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Ben Kafka

Associate Professor

Media, Culture, and Communication

Ben Kafka is a psychoanalyst, cultural historian, and critic. His first book, The Demon of Writing: Powers and Failures of Paperwork (Zone Books, 2012), was an investigation into paperwork's conflicts and contradictions. He's currently writing a new book about gaslighting, folies-à-deux, double binds, Catch-22s, and other forms of induced insanity. A licensed clinician, he works with adult and adolescent patients in private practice.

Before coming to NYU, Prof. Kafka was a Cotsen-Perkins Postdoctoral Fellow in the Princeton Society of Fellows. He received his Ph.D. in History from Stanford. His clinical training has taken place at the Institute for Psychoanalytic Training and Research (IPTAR), a component society of the International Psychoanalytical Association, with additional training as a Rita Frankiel Memorial Fellow of the Melanie Klein Trust.

Prof. Kafka has been a member of the New York Institute for the Humanities since 2007, and chair of its executive committee since 2012. Over the years he has also been affiliated with IKKM Weimar; the Chicago Center for Psychoanalysis; the Institute for Advanced Study in Princeton; and the Pembroke Center for Teaching and Research on Women at Brown, where he an advisor to the Feminist Theory Archive. He is a co-editor of the journal History of the Present and a member of the advisory board of Grey Room.

He holds cross-appointments in the Departments of History and Comparative Literature.

Selected Publications

Book

  • The Demon of Writing: Powers and Failures of Paperwork (Zone Books, 2012).
  • French translation: Le Demon de l'Écriture: Pouvoirs et Limites de la Paperasse, with an afterword by Robert Darnton (Éditions Zones Sensibles, 2013).
  • Reviewed and/or interviewed in The New York Times; The New York Review of Books; The New Republic; Slate; Bookforum; Times Literary Supplement; Times Higher Education Supplement; The Los Angeles Review of Books; Radical Philosophy; Dissent; The Weekly Standard; Die Weltwoche; La Revue des Livres; Le Vif/L'Express; La Quinzaine Littéraire; in addition to academic journals in history, anthropology, sociology, art history, archival science.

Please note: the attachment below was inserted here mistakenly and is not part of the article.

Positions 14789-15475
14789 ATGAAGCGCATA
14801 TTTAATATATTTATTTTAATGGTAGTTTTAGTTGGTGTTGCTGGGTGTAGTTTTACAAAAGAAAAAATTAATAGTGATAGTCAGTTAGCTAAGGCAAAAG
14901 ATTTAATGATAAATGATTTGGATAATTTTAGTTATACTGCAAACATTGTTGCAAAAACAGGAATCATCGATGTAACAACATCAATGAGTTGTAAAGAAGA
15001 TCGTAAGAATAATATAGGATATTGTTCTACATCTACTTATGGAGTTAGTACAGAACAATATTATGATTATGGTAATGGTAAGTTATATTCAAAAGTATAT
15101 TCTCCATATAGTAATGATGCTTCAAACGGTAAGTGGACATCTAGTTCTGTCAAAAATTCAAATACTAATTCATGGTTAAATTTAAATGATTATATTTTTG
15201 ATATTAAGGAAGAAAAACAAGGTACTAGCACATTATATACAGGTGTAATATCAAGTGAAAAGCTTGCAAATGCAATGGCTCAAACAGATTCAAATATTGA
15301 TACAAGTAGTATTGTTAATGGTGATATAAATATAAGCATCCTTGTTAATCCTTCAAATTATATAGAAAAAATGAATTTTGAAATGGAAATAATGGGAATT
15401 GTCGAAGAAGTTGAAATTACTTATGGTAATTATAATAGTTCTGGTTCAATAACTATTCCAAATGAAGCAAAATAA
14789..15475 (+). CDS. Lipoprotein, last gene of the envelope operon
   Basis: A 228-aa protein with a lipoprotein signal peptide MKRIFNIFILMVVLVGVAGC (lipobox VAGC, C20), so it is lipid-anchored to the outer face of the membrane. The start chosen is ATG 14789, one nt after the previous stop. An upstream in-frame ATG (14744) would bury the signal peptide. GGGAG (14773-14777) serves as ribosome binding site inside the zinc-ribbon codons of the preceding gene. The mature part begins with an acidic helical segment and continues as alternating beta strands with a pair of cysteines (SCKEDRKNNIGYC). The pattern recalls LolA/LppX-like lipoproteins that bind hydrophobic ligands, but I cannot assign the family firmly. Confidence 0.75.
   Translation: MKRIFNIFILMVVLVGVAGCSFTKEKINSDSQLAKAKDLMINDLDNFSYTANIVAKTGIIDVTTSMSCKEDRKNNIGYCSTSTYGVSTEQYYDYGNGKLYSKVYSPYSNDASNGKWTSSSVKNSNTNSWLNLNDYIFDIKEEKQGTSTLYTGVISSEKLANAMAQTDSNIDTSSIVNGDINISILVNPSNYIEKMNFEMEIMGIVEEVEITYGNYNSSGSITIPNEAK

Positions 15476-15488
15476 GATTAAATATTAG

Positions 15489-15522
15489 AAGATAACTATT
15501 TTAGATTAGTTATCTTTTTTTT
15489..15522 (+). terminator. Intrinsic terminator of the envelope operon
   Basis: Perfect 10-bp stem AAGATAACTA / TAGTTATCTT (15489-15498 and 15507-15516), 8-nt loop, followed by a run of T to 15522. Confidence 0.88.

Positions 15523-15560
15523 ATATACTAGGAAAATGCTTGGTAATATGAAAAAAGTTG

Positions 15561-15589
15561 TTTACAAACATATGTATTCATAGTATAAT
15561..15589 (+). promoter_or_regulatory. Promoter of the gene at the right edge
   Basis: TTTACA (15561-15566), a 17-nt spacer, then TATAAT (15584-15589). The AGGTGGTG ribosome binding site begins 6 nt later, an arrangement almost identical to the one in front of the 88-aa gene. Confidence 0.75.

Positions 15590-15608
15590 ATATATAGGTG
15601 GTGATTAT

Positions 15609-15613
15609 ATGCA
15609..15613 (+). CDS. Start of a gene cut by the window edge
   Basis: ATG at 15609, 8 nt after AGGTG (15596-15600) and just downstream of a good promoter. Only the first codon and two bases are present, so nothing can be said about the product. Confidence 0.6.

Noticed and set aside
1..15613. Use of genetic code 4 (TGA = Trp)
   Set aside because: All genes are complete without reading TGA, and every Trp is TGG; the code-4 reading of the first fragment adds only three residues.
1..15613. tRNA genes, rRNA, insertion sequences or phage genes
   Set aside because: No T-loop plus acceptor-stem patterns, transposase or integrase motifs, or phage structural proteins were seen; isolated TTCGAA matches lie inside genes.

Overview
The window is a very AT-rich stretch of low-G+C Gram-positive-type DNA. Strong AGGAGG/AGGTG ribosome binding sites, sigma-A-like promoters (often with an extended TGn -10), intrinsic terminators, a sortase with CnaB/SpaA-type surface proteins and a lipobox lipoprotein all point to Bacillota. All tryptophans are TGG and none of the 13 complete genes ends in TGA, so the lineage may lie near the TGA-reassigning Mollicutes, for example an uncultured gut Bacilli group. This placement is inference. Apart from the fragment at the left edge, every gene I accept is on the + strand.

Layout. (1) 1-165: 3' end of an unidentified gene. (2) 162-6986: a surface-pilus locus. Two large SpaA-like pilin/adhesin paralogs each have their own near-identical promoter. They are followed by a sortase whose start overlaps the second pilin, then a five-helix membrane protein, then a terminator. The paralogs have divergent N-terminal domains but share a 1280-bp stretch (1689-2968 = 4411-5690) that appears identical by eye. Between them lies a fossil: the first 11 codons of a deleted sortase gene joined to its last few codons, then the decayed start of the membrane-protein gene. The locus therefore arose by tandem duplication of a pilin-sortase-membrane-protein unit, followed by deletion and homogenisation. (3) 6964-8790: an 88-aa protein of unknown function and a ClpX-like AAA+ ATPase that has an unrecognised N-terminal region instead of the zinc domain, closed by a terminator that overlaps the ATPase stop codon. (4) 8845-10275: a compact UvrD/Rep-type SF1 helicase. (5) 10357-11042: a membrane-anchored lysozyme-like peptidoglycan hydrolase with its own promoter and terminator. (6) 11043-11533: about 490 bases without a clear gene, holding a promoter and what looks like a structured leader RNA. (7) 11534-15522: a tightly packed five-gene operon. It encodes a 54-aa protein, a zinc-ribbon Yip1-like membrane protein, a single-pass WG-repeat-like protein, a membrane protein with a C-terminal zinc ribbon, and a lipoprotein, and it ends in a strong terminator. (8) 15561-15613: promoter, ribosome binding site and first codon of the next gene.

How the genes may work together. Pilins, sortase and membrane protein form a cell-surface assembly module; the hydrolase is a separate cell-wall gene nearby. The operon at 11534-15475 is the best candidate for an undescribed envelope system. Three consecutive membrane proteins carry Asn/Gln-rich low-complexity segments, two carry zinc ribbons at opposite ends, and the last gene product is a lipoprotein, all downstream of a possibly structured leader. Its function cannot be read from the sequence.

Articles and Essays

  • "Human, Also Human," October 166 (Fall 2018)
  • "Ni Prose Ni Vers: Le Carnet de Notes du Psychanalyste," Les Cahiers du musée nationale d'art moderne (Hors-Série 2017)
  • "A Riot on Every Page: Archive, Bureaucracy, Paranoia," in Peter Piller Archive - Materials (G) Albedo (Fotomuseum Winterthur/Walter König, 2014).
  • "Medium/Media" in Emily Apter, Barbara Cassin, Jacques Lezra, and Michael Wood, eds., Dictionary of Untranslatables: A Philosophical Lexicon (Princeton University Press, 2014)
  • "On Paperwork," Il Palazzo Enciclopedico: Catalogue of the 55th Venice Biennale (2013)
  • "The Administration of Things: A Genealogy" West 86th online (May 2012)
  • “From the Desk of Roland Barthes: Putting Mater (and Pater) Back in Materialism,” West 86th, vol. 18, no. 2 (fall 2011)
  • “No, Oedipus Does Not Exist,” with Jamieson Webster, Cabinet #42 (summer 2011)

 

Artforum/Bookforum

  • "Are Friends Electric? Jeffrey Sconce's The Technical Delusion: Electronics, Power, Insanity,Bookforum (Feb/March 2019). (link)
  • “Medication and its Discontents: Lauren Slater’s Blue Dreams: The Science and Story of the Drugs that Changed Our Minds,” Bookforum (Feb/Mar 2018)  (link)
  • “Oedipus Klex: Damion Searls’s The Inkblots: Hermann Rorschach, His Iconic Test, and the Power of Seeing,” Artforum (September 2017)
  • “Analyze This: Suzanne O’Sullivan’s Is It All In Your Head? True Stories of Imaginary Illness,Bookforum (April/May 2017) (link)
  • “Smoke Screen: D.A. Miller’s Hidden Hitchcock,” Artforum (March 2017)
  • “Braving the Elements: Jussi Parikka’s Geology of Media,” Artforum (November 2015) (link)

Programs

Media, Culture, and Communication

Our media studies programs train agile researchers of a shifting media landscape. Learn to analyze media and technology in its cultural, social, and global contexts.

Courses

Psychoanalysis: Desire and Culture

Explores the subject of desire in modern media and culture. Freud's ideas have had a profound influence on everything from the earliest manuals on public relations to the struggles of modern feminism. We will read a range of psychoanalytic theorists while studying how their insights have been put to work by both the culture industry and its critics.
Course #
MCC-UE 1009
Units
4
Term
Fall, Spring
Faculty

Professors

Ben Kafka ,
Department

The Psychic Life of Media

This seminar develops themes addressed in “MCC-UE 1009 Psychoanalysis: Desire and Culture.” The course expands and deepen understanding of core Freudian and post-Freudian concepts via texts by Melanie Klein, W.R. Bion, Jacques Lacan, Jean Laplanche, and others. These texts will be considered alongside a series of media-cultural artifacts selected for study by seminar participants.
Course #
MCC-UE 1105
Units
4
Term
Spring
Faculty

Professors

Ben Kafka ,
Department